The purpose of the VWA's public lands livestock grazing reform effort is to work with the managing agency to ensure that the interests of wildlife, habitat, sensitive species, heritage resources and recreation in areas subject to the environmental pressures of public lands ranching are respected and safeguarded .
Since the summer of 1999 the Forest Service has been working hard to justify the reauthorization of commercial cattle grazing on the public lands of the Big Sur coast. After conducting some cursory studies, a few years ago they floated the first round of proposals to continue turning the cows out on this very sensitive landscape, but ended up withdrawing their decisions to do so after a successful appeal was filed by the Ventana Wilderness Alliance and Center for Biological Diversity. The valid points brought up in that appeal sent the Forest Service range managers back to the drawing board.
After conducting more in-depth studies and making a much stronger effort to be in compliance with applicable laws and policies, in December of 2004 essentially the same proposals were re-floated for public review and appeal, only with much more supporting documentation this time around. The VWA Public Lands Grazing Committee quickly joined forces with the Center for Biological Diversity, Los Padres Forest Watch, the Ventana Chapter Sierra Club, and two independent botanical experts to evaluate the proposals. Upon discovering what we considered to be numerous violations of the Wilderness Act, the Endangered Species Act, the National Environmental Policy Act, and the National Forest Management Act, as well as a pervasive disregard for recreation and only cursory regard for biodiversity in favor of providing deeply discounted forage to private cattlemen, we again appealed the decisions.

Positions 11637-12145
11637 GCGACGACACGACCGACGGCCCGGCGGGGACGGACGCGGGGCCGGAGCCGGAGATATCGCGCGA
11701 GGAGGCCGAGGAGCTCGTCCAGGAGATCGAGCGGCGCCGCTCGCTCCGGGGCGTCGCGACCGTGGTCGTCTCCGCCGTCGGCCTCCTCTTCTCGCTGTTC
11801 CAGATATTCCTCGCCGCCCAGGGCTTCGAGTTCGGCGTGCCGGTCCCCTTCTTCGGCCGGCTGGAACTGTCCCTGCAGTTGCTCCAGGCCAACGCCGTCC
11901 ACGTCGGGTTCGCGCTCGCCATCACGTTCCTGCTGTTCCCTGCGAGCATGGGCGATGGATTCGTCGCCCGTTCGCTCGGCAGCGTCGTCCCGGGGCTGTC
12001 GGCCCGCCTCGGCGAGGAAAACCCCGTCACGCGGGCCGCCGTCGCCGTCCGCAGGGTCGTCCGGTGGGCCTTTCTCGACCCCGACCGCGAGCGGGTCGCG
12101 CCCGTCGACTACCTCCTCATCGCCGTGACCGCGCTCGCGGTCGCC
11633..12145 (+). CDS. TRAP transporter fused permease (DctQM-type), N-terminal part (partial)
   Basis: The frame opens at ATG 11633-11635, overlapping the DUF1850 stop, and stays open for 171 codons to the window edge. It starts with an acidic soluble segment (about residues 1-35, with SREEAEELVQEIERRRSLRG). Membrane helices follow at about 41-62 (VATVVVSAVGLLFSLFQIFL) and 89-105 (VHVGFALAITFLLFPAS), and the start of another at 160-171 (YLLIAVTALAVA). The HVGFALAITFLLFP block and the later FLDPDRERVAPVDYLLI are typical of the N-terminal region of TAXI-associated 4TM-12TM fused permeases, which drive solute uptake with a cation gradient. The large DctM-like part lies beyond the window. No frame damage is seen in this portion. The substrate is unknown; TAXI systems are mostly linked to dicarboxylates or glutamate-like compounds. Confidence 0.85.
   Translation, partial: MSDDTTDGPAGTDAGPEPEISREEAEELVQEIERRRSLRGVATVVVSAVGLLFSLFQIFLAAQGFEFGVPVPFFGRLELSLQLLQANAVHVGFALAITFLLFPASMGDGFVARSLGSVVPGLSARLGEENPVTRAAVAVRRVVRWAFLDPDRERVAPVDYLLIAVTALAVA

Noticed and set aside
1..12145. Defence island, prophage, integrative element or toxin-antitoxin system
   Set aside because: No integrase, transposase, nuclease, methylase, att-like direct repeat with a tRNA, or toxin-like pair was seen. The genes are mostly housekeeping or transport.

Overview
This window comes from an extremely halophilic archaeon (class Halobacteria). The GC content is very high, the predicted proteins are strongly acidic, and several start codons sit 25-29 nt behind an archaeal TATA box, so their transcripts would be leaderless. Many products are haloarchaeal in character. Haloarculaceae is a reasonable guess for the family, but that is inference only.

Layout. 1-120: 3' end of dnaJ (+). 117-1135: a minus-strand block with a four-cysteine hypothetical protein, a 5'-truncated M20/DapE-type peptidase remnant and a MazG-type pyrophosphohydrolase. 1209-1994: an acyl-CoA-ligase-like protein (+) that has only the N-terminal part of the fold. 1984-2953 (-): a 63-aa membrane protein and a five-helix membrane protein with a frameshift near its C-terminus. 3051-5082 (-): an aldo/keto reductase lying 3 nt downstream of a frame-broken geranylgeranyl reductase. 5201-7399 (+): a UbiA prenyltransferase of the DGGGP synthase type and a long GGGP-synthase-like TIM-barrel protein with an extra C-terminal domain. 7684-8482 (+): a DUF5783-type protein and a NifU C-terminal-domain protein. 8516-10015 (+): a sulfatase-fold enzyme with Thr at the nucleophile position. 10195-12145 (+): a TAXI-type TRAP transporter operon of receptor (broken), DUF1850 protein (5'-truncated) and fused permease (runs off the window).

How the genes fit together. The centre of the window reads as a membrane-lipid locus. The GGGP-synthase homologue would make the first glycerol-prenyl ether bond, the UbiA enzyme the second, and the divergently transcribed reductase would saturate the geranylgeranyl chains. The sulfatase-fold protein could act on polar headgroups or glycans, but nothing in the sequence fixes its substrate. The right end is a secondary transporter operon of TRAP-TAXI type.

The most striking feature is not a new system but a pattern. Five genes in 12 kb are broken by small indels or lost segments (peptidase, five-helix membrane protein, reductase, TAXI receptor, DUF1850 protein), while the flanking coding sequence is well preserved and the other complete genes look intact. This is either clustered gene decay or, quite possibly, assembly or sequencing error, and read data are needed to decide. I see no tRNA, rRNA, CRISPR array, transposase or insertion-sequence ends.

On 8-March-2005, the Appeal Deciding Officer for USFS Region 5 in Vallejo informed us that the revised decisions to reauthorize commercial livestock grazing on the public lands of the Big Sur coast had once again been withdrawn. It appears that the Forest Service is having a rather difficult time justifying their intent to continue the practice of commercial cattle grazing in an area as biologically, spiritually and recreationally important as the marine terraces and coastal slopes of the Monterey district. They've worked at it for 6 years, given it their best shot twice, yet are once again heading back to the barn. To those of us who know these lands well, it comes as no surprise. Herds of cattle have the potential to negatively impact a sensitive landscape in short order, which is a difficult fact to downplay.
Be it known that the VWA is not averse to the use of livestock grazing as a closely monitored management tool when used to achieve specific goals in terms of habitat conservation and biodiversity, and when not in conflict with other resources. But we strongly feel that the historic practice employed by the Forest Service by way of permitting cattle to be turned out, left to wander the range largely untended, then rounded up and trailered away six months later is not in the best interest of the land, the flora and fauna that call it home, nor the American public that own it. Until such time as the permission of cattle grazing on local public lands is indeed employed as a management tool with the stringent oversight and immediate removal provisions necessary to improve and protect all resources rather than simply providing livestock operators with subsidized forage, the VWA will continue to be critically involved in the process.